Even without these advantages the Middle East offers tremendous business potential as by one estimate the size of the construction business market in those countries would be around US$2.5 Trillion on average per annum upto the year 2015.
At present the construction boom in the Gulf region has reached new heights, with 2,837 projects estimated to be worth in excess of US$2.4 trillion now underway, the majority of development being carried out in Saudi Arabia and the UAE. According to research by database company Proleads, which monitors regional construction projects across all industry sectors, the biggest construction project currently underway in the region is the King Abdullah Economic City in Saudi Arabia valued at US$120 billion. This is followed by the US$86 billion Silk City Project in Kuwait and Dubailand in the UAE, valued at US$60 billion. The research also shows that, when additional developments currently at the early planning or concept stage are also taken into account, the Gulf countries account for a total of 3,519 projects worth US$ 2.527 trillion. Massive development like this has turned the Middle East into the world’s biggest market for plant, construction vehicles, machinery and equipment.
4. Market image of Bangladesh
At first glance it may seem that Bangladesh does not have a very good image, may be so, but there have been so many engineers and technicians and other workers serving in the Middle Eastern countries that the decision makers in those countries are well aware of the capabilities of our engineers. Also, the Bangladeshi companies should not target the big projects in their first attempts to secure business there, rather they should be selective in choosing the not so sophisticated or technically complicate ones so that they can easily and successfully complete those projects in time and thus gradually build up a reputation in the construction market.
5. Support for Business
The support of the Govt. agencies, such as the export promotion bureau (EPB), the Board of Investment, and the Embassies (through Ministry of Foreign Affairs) are very important in facilitating the business endeavors of Bangladeshi companies overseas.
Private Sector Support
The chambers of commerce, notably the FBCCI, and the other trade bodies with their network of associates around the globe can play very pro-active roles in promoting the business development of the construction sector. But the indirect services, and sometimes having a direct impact on a business, such as Inspection Agencies (for example SGS, LR, etc), ISO Certification and Training Agencies, CA Firms, and Banks have a direct impact on the overall quality of service and efficiency of construction companies.
The agencies and institutions in the govt. and private sector have to be made aware of their importance in facilitating the growth of this sector with special motivation and training to encourage them to take special interest in the construction industry.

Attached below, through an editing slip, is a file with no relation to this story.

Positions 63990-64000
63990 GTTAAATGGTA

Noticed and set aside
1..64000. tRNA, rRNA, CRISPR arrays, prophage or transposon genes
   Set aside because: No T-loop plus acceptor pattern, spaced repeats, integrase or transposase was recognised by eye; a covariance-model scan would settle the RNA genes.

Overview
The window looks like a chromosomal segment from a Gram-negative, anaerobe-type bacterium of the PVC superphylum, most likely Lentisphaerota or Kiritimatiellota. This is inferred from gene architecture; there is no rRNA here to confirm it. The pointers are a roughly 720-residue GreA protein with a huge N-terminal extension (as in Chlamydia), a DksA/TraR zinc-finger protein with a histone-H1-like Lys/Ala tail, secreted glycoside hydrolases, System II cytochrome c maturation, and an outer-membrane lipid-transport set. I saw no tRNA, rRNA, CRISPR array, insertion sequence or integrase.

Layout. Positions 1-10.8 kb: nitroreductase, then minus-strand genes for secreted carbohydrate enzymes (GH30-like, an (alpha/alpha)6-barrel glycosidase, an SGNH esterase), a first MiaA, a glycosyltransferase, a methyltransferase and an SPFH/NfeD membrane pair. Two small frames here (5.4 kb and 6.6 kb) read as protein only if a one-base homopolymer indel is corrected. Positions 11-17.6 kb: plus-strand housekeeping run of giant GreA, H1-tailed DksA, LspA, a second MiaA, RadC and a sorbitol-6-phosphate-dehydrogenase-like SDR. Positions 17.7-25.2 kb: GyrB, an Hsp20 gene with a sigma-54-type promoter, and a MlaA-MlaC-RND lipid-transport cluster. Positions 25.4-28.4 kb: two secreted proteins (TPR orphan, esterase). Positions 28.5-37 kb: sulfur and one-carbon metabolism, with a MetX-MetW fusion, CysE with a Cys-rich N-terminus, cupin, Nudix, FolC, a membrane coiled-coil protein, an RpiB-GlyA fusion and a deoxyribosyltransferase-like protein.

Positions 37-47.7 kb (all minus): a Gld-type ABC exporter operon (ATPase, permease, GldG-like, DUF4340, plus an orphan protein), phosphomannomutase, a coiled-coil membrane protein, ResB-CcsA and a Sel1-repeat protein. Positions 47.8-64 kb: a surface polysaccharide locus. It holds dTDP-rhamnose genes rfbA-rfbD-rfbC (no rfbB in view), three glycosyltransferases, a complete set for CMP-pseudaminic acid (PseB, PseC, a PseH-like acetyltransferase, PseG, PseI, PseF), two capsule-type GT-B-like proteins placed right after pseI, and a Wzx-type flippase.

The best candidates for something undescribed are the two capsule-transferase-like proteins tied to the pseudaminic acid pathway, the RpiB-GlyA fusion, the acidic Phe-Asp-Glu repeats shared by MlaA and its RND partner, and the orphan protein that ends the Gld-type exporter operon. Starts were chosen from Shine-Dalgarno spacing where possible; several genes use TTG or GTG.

Why Export & what are the possibilities?
If Bangladesh is to become a Middle Income Country by 2016 it has to reduce poverty and one of the important channel through which growth impacts poverty is employment creation. And for a country like Bangladesh to attain constant growth then a labor-intensive activity like construction is especially important. This construction sector is the most likely source of employment generation at a scale that can absorb a large number of skilled & unskilled workers. The garments sector of Bangladesh employs around 2 million workers, mostly women, and the money they send back to their homes further lifts their families from poverty. The construction industry, through export of its services can very easily overtake the garments sector in terms of revenue in a relatively short period of time. But in order to do so we shall need a concerted effort to eliminate all weaknesses in the sector and put a very big emphasis on the training of appropriate workers & other manpower and also improve the management of the companies to be suitable for the global economy.
BACI & IFAWPCA? What are they and how can these two organizations help in achieving these ambitions & targets?
The Bangladesh Association of Construction Industry (BACI) is the trade body representing the Bangladeshi contractors and is also a member of IFAWPCA (International Federation of Asian and Western Pacific Contractors Associations), where it represents Bangladesh. Recently, at the 36th Convention of IFAWPCA held at Gold Coast in Australia, Bangladesh was elected to lead IFAWPCA for the next almost two years, as Engr. Aminul Islam and Engr. Mir Zahir Hossain were elected President and Secretary-General respectively of IFAWPCA.
Also Bangladesh, i.e. Dhaka, was chosen as the venue for the next IFAWPCA Convention to be held in March-2009. BACI as the national association shall be the host of the event. The importance of such an international convention cannot be under-estimated. In fact it is for the first time that Bangladesh is hosting any international convention of such status. Indeed it is a great honor and opportunity at the same time. Reputed contractors and construction industry professionals from all across Asia shall be visiting Dhaka, Bangladesh, and shall see first hand the quality and extent of construction that has been and shall be ongoing during the convention. BACI’s leadership of IFAWPCA enables it to have access to the construction industry stakeholders across Asia and thus have better networking with potential clients and business partners in the region, such an opportunity will not come possibly before another decade, so we ought to make the most of it in terms of image building and business networking for our construction industry so that this sector can become the leading foreign exchange earning source for Bangladesh.
Past Secretary General